be the only one with this situation?


I will be eagerly awaiting all answers. *Thanks


I have an old four-poster that has slats across from frame to frame to
hold the spring and mattress. *Seems to me that if you have the same
set-up, cutting some new boards that fit tightly would solve the problem.- Hide quoted text -

- Show quoted text -


How would the bed slats under the mattress stop the bed from rocking
back and forth?

You could screw a sheet of plywood to the rails with a thousand screws
but if the connection between the rails and head/foot boards is loose,
the bed is going to wiggle.
  #14  
Old May 27th 09, 11:26 PM posted to alt.home.repair
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Posts: 998
Default Ideas for stabilizing a four poster bed?

"bobmct" wrote

We have an old four poster bed that wiggles a lot. It appears that
where the side rails fit into the posts (metal hooks that hang over
steel pins in the post slot) it has become sloppy over time.


Lots of answers (and some fun). My take is it is loose so there's wiggle
room 'side to side' where the hook goes into the post slot. I'm assuming
that there is no other problem from your post.

Grin, get a box of toothpicks and fill the excess on the inner side so it
doesnt show, until they are tight.

Yeah I know, the guys want you to replace the hardware and that's probably
more 'elegant' but if your bed is like my old queensized one with that
problem, I fixed it with 50cents worth of toothpicks.


  #15  
Old May 28th 09, 12:01 AM posted to alt.home.repair
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Posts: 5,158
Default Ideas for stabilizing a four poster bed?

DerbyDad03 wrote:
On May 27, 1:37 pm, "
wrote:
bobmct wrote:
Slightly O.T. but still within the realm of a home...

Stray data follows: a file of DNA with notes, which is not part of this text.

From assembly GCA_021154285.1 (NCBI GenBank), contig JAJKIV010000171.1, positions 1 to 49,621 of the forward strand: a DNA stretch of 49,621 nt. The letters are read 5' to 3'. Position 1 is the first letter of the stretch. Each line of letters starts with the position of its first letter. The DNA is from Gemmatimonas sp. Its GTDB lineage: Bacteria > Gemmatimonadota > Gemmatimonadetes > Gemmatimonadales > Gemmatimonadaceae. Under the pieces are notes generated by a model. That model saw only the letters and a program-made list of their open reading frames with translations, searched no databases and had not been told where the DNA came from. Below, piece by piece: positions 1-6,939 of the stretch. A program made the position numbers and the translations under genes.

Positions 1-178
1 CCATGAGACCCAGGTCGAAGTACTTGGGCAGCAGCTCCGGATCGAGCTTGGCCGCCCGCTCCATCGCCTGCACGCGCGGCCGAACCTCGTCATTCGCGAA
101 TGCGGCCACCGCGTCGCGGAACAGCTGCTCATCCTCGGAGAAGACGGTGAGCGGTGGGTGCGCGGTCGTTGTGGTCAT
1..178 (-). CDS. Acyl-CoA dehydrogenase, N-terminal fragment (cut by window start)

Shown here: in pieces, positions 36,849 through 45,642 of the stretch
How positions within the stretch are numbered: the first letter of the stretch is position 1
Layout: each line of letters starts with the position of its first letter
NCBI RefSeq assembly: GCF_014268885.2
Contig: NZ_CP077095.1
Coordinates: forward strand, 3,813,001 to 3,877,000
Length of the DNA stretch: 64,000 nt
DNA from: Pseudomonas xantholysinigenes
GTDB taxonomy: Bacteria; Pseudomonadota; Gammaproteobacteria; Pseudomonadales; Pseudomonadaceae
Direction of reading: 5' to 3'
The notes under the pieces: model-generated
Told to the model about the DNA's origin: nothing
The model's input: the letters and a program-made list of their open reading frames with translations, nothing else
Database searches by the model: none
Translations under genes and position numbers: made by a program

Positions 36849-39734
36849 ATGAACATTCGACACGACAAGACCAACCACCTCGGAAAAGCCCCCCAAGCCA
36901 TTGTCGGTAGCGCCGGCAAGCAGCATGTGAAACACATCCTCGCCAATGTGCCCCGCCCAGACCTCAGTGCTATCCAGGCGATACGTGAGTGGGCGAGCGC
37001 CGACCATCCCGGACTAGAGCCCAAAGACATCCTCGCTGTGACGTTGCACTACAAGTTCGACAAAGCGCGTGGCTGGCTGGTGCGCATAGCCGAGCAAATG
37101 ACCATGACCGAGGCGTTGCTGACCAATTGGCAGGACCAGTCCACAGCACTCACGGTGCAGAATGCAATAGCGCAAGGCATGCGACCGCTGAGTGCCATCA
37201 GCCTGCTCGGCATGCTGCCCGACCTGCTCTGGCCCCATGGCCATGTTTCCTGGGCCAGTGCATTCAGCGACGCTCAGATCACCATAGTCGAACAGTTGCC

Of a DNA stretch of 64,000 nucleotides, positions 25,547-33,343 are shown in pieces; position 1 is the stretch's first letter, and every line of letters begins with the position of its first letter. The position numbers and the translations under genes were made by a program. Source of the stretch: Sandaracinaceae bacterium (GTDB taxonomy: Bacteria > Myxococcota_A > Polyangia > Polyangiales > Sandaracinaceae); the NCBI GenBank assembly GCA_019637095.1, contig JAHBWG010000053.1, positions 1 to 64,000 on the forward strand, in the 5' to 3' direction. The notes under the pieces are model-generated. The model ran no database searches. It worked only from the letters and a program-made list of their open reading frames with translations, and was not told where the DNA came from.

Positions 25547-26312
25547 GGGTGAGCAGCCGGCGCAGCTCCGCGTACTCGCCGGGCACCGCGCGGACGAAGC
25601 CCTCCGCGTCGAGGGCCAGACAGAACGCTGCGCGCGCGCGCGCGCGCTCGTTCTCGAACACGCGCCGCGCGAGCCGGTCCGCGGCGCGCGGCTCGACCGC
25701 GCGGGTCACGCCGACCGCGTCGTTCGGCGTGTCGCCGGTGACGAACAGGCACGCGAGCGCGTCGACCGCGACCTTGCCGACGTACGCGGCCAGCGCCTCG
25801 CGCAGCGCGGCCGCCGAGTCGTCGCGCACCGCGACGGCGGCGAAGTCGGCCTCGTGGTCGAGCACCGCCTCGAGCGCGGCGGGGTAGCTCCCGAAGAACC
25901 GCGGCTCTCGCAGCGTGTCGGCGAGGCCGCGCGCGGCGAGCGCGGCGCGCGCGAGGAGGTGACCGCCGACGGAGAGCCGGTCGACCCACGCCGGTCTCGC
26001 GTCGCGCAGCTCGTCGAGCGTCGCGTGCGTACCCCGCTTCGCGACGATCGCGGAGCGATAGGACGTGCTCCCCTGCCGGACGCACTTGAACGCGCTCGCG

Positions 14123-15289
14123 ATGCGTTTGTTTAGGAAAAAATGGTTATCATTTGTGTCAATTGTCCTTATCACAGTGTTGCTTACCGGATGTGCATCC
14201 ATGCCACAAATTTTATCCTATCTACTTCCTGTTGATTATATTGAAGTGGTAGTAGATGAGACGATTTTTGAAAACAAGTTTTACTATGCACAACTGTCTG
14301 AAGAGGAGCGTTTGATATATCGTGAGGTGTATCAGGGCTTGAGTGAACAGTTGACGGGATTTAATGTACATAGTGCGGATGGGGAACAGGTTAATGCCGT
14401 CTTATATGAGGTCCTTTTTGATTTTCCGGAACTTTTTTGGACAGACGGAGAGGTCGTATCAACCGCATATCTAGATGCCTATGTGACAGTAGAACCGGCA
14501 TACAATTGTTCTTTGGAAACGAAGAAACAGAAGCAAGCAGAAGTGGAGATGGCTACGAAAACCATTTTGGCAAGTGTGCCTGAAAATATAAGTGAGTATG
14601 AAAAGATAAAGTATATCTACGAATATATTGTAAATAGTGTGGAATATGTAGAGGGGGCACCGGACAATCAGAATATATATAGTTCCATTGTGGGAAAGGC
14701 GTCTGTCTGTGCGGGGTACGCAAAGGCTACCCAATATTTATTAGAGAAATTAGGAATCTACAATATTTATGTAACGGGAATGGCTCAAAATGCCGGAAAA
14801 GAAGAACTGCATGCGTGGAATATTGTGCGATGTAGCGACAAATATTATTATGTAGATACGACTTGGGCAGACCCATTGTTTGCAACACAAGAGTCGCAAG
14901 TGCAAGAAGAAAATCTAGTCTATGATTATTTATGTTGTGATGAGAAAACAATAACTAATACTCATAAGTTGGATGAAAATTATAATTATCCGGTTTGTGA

We have an old four poster bed that wiggles a lot. It appears that
where the side rails fit into the posts (metal hooks that hang over
steel pins in the post slot) it has become sloppy over time.
I thought I saw a long time ago that there are shims or metal springs
that can be wedged into the slots to help squeeze the hooks when
inserted.
If anyone is aware please advise as best you can. Also, if anyone has
any ideas, other than carpenter's glue, please share because I cannot
be the only one with this situation?
I will be eagerly awaiting all answers. Thanks

I have an old four-poster that has slats across from frame to frame to
hold the spring and mattress. Seems to me that if you have the same
set-up, cutting some new boards that fit tightly would solve the problem.- Hide quoted text -

- Show quoted text -


How would the bed slats under the mattress stop the bed from rocking
back and forth?

You could screw a sheet of plywood to the rails with a thousand screws
but if the connection between the rails and head/foot boards is loose,
the bed is going to wiggle.

He's implying that this would put enough sideways stress on the hooks to
take up the slop.
We're all just guessing here, without pictures. OP described it clearly
enough, but the words may mean different things to him than they do to
us. Unless bed is an heirloom/valuable antique, this falls in the
blacksmithing category. Take the mattress and box spring off, stare at
it awhile, and see what isn't fitting tightly, and find some way to
fine-tune reality. Depending on if the wood side rails showed or not,
I'd be inclined to graft the headboard and footboard onto a modern
bedframe. If the side rails were part of the design, I'd find some way
to graft some big L brackets in there to make tight solid corners. If it
is like the hook-into-slot(with pin) bed frames I have dealt with,
adding a metal or wood shim to the contact points would likely fix it,
at least for awhile.

--
aem sends...
  #16  
Old May 28th 09, 12:12 AM posted to alt.home.repair
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Posts: 4,770
Default Ideas for stabilizing a four poster bed?

On May 27, 7:01*pm, aemeijers wrote:
DerbyDad03 wrote:
On May 27, 1:37 pm, "
wrote:
bobmct wrote:
Slightly O.T. but still within the realm of a home...
We have an old four poster bed that wiggles a lot. *It appears that
where the side rails fit into the posts (metal hooks that hang over
steel pins in the post slot) it has become sloppy over time.
I thought I saw a long time ago that there are shims or metal springs